- [Instructor] In this course, we're not going to cover every single instrument contained in Ableton Live, but I do want to point out one really interesting synthesizer called the Wavetable which is available in the latest version. Wavetable allows you to generate some really interesting evolving sounds and it uses Wavetable synthesis. Let's check that out and I'll explain what that is. So I'm going to go in to our instruments and let's drag an instance of Wavetable. You can see we can access a ton of presets here. I'm just going to go and drag the default state as a new track, and here is Wavetable. So Wavetable synthesis essentially uses wave forms and audio wave forms connected to an oscillator to generate and modulate sounds in a variety of ways, and you can also layer wave types, and many Wavetable synthesizers allow you to bring in your own wave forms and import your own samples or create wavetables. So what we're looking at here on the left-hand side is our wavetables, and we have a selection of our basics in here under basic shapes. We have these various saw, pulse and sine kind of shapes, white noise as well. And then if we go to other sounds, like if we go to instrument, you can see that we would be using a piano, to a sitar, to a guitar, as our wavetable. I'm just going to play a note here. (electronic piano sound) So this is actually using a piano. Let me bring that down for a second. (electronic piano sound softens) This is actually using a piano sample as a sound source or a wavetable. To the right of that we have a filter section, and we can control our basic filter types like high pass, low pass. We have cut off and resonance, things like that. To the right of that we have our amp section, and then with our envelopes, and then also more advanced controls like our modulation matrix and various MIDI mapping parameters. Another thing we can do with Wavetable is just expand the view a little bit, and I'm going to click on the triangle here, and you can see Wavetable opens up, and then we have an expanded view of our amp envelope sections. And essentially what we're looking at here, but in a view where we can more easily see what's going on. So if I hit a note here, (electronic piano sound) and cycle through the wave form, (sound shifts) you can see that we're already getting some kind of evolving going on, and what's happening is I'm cycling through the oscillator position. But that's something that we can actually work on automating and we can do that with our modulation matrix on the right side. And that's where we get some really interesting textures and start to create some really interesting sounds. So in oscillator one, (electronic piano sound) I'm just going to go and go to the position, and let's map that. Let's use LFO1 to modulate that oscillator here. So if I go to the Mod matrix, I'm just going to bring that up. Let's bring it up to 16, and now when I hit a note (rhythmic vibrating sound) you can see we're kind of cycling through the wave form a bit. If I went all the way up to 100, (muted rhythmic buzzing) when I hit a note it's going to cycle through the whole thing. But I'm going to bring that back down. Let's bring it to 30. (rhythmic buzzing) And I'm also going to change the envelope just a little bit. (rhythmic buzzing brightens) And maybe let's adjust the mapping there too. (rhythmic buzzing sharpens) If I bring the amp envelope down (buzzing sound reverses) just to change the attack. I kind of like it coming in with a little bit slower attack. And then our LFO also, if we change the wave shape, square for example, we might hear a more noticeable (pulsing buzz) adjusting of the sound, 'cause we're getting a different kind of pulse than more of a sine. So one of the other things we can do is layer that. And if I just enable oscillator two, now we've switched over to oscillator two and I can layer that with something else. Maybe I'll go into, let's go into another instrument here. And I'm just going to go, let's see what a sitar kind of sounds like layered over that. (buzzing rhythm grows more complicated) I like that there. I'm going to go into oscillator two and let's use LFO2 to modulate the second oscillator. (buzzing rhythm becomes simple melody) Cool, and we can also adjust the filter a little bit. And that's something that we can modulate as well. Maybe we'll use our filter frequency and open that up with LFO1 just a little bit. (melody becomes more staccato) So you can see the filter's now moving when I adjust and press a key. (pulsing buzz) Cool, so you get it. By experimenting with this synthesizer using various wavetables and the modulation matrix, you can get some really nice evolving sounds. I encourage you to experiment with this synthesizer. And in the next several videos I'm going to show you how to create some really nice evolving baselines as well as lead sounds.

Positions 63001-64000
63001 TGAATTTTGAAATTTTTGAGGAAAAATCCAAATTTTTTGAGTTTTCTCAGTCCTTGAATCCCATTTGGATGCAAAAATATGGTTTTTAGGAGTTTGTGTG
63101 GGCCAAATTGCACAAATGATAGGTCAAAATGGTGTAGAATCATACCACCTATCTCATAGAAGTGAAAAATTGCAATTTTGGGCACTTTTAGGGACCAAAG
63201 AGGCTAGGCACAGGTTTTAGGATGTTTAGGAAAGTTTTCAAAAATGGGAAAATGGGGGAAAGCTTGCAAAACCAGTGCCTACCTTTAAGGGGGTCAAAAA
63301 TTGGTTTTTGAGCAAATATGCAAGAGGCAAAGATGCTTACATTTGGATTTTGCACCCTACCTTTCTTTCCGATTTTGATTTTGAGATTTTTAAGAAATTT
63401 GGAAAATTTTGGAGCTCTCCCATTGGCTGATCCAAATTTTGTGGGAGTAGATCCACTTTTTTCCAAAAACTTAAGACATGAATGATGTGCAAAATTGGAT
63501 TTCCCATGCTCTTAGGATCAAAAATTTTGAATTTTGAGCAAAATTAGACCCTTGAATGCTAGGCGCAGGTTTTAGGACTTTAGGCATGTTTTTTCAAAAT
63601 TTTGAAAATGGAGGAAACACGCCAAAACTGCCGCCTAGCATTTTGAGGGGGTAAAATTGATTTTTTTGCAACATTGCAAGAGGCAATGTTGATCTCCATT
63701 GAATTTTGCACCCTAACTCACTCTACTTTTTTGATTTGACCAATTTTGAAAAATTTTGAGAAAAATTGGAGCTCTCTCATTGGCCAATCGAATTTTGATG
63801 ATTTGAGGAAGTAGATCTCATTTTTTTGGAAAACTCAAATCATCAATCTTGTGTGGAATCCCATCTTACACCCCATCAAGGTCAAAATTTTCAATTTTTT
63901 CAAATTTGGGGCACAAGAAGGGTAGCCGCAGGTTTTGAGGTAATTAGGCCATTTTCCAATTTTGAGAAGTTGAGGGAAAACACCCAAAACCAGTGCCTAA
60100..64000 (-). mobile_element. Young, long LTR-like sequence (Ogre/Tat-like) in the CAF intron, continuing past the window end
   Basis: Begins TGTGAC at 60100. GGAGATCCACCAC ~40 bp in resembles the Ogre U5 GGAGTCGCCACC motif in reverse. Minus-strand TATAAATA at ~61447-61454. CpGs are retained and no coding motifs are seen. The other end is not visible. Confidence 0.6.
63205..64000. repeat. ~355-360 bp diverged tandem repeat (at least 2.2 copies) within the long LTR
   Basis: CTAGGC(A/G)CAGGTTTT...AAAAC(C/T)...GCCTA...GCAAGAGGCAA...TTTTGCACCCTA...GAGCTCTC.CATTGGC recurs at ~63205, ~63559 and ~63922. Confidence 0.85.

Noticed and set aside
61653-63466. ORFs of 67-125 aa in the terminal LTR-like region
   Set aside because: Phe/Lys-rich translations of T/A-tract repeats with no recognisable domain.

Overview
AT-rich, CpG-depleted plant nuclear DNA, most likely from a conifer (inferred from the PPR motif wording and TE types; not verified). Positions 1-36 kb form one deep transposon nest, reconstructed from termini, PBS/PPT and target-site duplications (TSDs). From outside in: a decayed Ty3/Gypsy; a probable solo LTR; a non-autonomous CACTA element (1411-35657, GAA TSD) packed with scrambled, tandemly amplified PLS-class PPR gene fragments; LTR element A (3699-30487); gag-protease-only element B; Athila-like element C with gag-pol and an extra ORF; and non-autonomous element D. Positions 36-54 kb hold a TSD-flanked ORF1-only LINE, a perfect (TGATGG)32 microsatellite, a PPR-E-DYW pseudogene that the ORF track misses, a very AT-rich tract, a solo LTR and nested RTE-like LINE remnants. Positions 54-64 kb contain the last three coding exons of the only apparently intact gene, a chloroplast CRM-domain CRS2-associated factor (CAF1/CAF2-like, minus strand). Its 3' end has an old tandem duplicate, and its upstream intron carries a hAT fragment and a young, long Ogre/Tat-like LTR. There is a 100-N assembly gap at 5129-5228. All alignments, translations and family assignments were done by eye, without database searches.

He then moves into creating basslines via analog synthesis and creating lead synth sounds with Ableton Live's built-in Operator synth. He also goes into how to create and use samples and MIDI effects, and use Push 2 for production and mixing. He pulls it all together in the final few chapters, which demonstrate ways to arrange tracks, use creative effects, mix tracks together, and use automation to finalize the mix.
- Using the Browser and the Session and Arrangement views
- Configuring Ableton preferences
- Working with audio and MIDI clips
- Inserting effects
- Programming drums
- Programming leads and pads with instrument racks
- Advanced MIDI techniques
- Creative sampling
- Using Push 2 during production and mixing
- Mixing electronic music
- Working with Ableton Link, analog synths, and MIDI controllers